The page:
421 F2d 703 Mathis v. United States
421 F.2d 703
Robert T. MATHIS, Sr.
The UNITED STATES.
United States Court of Claims.
February 20, 1970.
Robert T. Mathis, Sr., pro se.
Charles M. Munnecke, Washington, D. C., with whom was Asst. Atty. Gen. William D. Ruckelshaus, for defendant.
Before COWEN, Chief Judge, and LARAMORE, DURFEE, DAVIS, COLLINS, SKELTON and NICHOLS, Judges.
This case was referred to Trial Commissioner William E. Day with directions to make findings of fact and recommendation for conclusions of law under the order of reference, Rule 57(a) [since September 1, 1969, Rule 134(h)], and the opinion of this court herein, entered June 14, 1968, 394 F.2d 519, 183 Ct. Cl. 150. The commissioner has done so in an opinion and report filed May 12, 1969. Exceptions to the commissioner's opinion, findings and recommended conclusion of law were filed by plaintiff. Defendant urged that the report and recommendation be accepted and the petition dismissed. The case has been submitted to the court on plaintiff's exceptions and the briefs of the parties without oral argument of counsel.
Since the court agrees with the commissioner's opinion, findings and recommended conclusion of law with minor modification, it hereby adopts the same as modified as the basis for its judgment in this case as hereinafter set forth. Therefore, plaintiff is not entitled to recover and his petition is dismissed.
Commissioner DAY'S opinion, with minor modification by the court, is as follows:
This is a military pay case in which the plaintiff alleges in substance that he, as an enlisted man in the Army, was unlawfully discharged from the Army.
On March 15, 1968, the court dismissed plaintiff's petition as not having been filed within 6 years of the plaintiff's discharge from the Army (on September 26, 1960), and was therefore barred by limitations. In its opinion,1 the court treated a handwritten petition (sent by plaintiff to the court on October 25, 1966, and received a few days later) as the commencement of the plaintiff's action, even though it was not actually filed because the rules of the court had not been followed as to the requisite number of copies.
The plaintiff filed a motion for rehearing to which was appended a copy of a petition addressed to this court, the last page of which (page 23) bears a notarial certificate dated September 6, 1966, which he says he tried to send to the court from prison. Because this date is within the limitations period (being within 6 years of the date of the plaintiff's discharge from the Army), the court vacated its order dismissing the petition and remanded the case to the trial commissioner for trial or other proceeding limited to the issue of whether the plaintiff attempted to transmit from prison a petition to this court on or before September 26, 1966.2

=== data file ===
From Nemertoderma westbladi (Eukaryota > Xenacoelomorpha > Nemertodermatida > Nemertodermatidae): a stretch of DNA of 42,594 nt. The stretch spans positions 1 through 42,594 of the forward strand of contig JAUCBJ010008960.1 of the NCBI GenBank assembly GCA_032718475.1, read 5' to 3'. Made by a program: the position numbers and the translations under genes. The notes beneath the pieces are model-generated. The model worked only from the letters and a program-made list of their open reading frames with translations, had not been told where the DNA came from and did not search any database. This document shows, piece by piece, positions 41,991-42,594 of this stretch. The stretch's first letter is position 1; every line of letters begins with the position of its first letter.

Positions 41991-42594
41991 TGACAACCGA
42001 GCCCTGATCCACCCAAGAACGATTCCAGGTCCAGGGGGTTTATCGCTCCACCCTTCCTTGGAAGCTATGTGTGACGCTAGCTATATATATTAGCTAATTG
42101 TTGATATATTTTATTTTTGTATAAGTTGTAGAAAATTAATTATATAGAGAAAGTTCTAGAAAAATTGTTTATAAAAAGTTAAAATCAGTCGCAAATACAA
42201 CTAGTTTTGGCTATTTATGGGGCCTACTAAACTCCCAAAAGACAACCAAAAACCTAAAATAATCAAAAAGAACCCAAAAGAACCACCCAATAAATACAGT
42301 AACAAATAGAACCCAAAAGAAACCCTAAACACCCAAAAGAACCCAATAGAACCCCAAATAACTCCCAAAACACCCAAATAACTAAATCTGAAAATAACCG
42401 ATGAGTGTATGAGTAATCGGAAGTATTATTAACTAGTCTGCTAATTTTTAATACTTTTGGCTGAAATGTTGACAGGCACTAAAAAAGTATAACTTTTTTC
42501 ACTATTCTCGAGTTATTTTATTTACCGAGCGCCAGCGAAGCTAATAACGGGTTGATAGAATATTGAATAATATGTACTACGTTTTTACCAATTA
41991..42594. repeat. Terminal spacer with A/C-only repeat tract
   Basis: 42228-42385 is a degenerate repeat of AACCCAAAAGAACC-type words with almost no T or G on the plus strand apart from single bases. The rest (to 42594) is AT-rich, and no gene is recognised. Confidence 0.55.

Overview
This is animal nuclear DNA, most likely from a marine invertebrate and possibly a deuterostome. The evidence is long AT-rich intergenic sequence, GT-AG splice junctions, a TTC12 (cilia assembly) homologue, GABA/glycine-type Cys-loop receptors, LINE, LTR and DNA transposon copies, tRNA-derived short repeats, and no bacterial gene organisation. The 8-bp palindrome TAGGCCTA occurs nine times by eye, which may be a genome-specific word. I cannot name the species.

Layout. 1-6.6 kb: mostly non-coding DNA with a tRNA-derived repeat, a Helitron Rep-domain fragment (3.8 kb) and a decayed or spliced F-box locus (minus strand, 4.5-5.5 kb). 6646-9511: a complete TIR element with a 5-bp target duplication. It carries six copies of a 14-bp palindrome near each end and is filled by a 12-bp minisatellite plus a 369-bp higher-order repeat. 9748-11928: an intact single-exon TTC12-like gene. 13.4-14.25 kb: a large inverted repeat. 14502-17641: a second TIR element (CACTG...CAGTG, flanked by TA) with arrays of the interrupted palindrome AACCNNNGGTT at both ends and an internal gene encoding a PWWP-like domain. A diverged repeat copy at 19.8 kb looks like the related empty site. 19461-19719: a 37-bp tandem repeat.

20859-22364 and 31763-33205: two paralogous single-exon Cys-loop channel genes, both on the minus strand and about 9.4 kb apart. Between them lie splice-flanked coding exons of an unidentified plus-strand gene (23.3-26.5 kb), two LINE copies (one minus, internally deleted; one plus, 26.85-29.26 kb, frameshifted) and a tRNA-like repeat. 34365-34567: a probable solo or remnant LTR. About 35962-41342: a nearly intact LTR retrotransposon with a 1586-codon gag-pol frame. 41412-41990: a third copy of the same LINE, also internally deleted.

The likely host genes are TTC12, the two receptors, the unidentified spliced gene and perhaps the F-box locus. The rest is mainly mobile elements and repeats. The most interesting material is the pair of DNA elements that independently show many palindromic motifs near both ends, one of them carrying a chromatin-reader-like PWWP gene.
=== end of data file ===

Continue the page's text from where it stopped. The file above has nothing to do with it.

A trial has been held and the plaintiff has had full opportunity to come forward with any evidence he might have to support his statements to the court concerning his attempts to file prior to the limitations date referred to above. The evidence is convincing that not only did the plaintiff not attempt to file a petition prior to September 26, 1966, but also that the plaintiff has used an altered document as evidence in support of his contention.
A prison official, the plaintiff and six individuals (then inmates of the Florida States Prison, each of whom had been a fellow-inmate with plaintiff at the time the latter was also an inmate of that institution) testified. The prison official — Jim Reddish — is (and was during the times herein material) classification supervisor. Part of his duties involved the administering of oaths to inmates desiring notarial certificates on various papers, usually for filing in court.
On February 18, 1963, the Circuit Court of Osceola County, Florida, sentenced the plaintiff to a term of 6 months to 5 years (on a charge of issuing worthless checks) to the Florida State Prison at Raiford, Florida. Plaintiff was an inmate of that institution from some time shortly after sentencing until February 17, 1967, when he was discharged from prison.
It is established from the evidence that whenever an inmate had a paper which he wished to have notarized and mailed to an addressee, the practice which was followed was for the inmate to prepare the paper ready for signature as well as an envelope properly addressed to the addressee. If he had the required postage, he would place it on the envelope. The papers were then handed to Reddish, who took the acknowledgment of the inmate who signed the paper before Reddish, the notary. Reddish would then take the papers back to his office where he would sign the paper and affix his date stamp and seal. The credible proof shows that all papers notarized by Reddish were mailed to the addressee.
Notarial services were always available to the inmates as to any paper addressed to a court or to attorneys. Notarial services were denied (according to prison instructions) in the case where an inmate requested a notarial certificate on a personal letter to a newspaper "for printing in a paper."
In those instances where the inmate did not have postage for mailing papers for which notarial services had been furnished, the prison supplied and affixed the postage. The inmate prepared the envelopes for mailing in all cases, by addressing such envelopes, including return address. In all cases, the mailing was performed by the office staff of Reddish.